Late newscasts following prime time have been losing audience somewhat faster than early evening newscasts on network affiliates over the past four years. Their total average audience has dropped by 9.7%.
Morning news (5 to 7 a.m. Eastern Time or equivalent), once looked to as a potential growth area for local television, fared only slightly better. Overall, these programs lost 4.6% in May, bounced back a bit in July with a 2.3% gain but declined again in November, for an average loss of 1.3%.
Over the past four years, the audience for morning news programs has declined less than news in other day parts, but the overall audience is still down by 5.2% since 2007.
A pattern noticed a year ago continued in 2010. Our analysis found that ratings dropped more sharply than share for all key time slots in most sweeps periods. Ratings measure the percentage of households with TVs that are tuned to a particular program. Share measures the percentage of people who actually have their TVs on at a particular time and who are tuned to a specific program. A ratings decline, while share holds steady, means a program has fewer total viewers but the same percentage of the available audience. To put it another way, one reason local TV news in the traditional time slots is losing viewers is because people are turning off their sets when the news is on.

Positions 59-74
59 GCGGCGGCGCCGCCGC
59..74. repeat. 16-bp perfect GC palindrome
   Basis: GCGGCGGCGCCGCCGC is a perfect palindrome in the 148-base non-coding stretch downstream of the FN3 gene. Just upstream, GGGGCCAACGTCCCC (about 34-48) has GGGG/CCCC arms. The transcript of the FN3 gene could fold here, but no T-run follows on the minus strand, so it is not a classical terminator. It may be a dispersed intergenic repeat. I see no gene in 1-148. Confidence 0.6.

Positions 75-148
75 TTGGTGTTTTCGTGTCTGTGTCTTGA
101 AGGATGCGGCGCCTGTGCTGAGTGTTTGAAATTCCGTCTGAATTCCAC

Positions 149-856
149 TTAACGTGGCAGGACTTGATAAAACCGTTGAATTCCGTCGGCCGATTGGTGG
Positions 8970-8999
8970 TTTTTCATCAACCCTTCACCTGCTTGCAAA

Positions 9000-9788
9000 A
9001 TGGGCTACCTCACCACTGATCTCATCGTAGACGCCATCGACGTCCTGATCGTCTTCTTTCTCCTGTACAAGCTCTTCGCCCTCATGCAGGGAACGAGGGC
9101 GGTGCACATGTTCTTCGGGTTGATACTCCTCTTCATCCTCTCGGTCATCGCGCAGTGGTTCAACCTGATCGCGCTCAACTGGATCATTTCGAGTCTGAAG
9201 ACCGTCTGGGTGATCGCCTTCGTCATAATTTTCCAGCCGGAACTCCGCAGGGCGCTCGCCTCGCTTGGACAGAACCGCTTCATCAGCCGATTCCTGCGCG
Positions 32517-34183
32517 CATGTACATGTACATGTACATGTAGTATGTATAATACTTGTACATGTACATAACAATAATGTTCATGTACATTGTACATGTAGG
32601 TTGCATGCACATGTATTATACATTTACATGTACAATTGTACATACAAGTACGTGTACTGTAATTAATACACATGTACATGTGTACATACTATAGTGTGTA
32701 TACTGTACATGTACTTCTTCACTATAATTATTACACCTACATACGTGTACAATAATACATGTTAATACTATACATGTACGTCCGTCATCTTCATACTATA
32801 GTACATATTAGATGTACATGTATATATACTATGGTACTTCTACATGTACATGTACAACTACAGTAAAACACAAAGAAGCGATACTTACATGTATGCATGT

As network-affiliated stations continue to add newscasts in different dayparts, one might expect to see audience declines in one time slot offset by growth in another. (See news staff section for more) That did not occur in 2010. The audience for midday newscasts, for example, was down even more than other time slots. The rate of loss was almost twice as great as the year before (2.1%).
True, the midday audience loss since 2007 has not been nearly as steep as other dayparts, but there is no evidence of growth.
One time slot during which viewership did grow is in the very early hour, 4:30 a.m. As a consequence, more stations are beginning to air news there. Stations in 69 markets had news on the air in that time slot in 2010, according to a PEJ analysis of Nielsen data and news reports. That compares to 28 markets the year before. Not surprisingly, viewership has shot up as well, up more than 50% in just one year.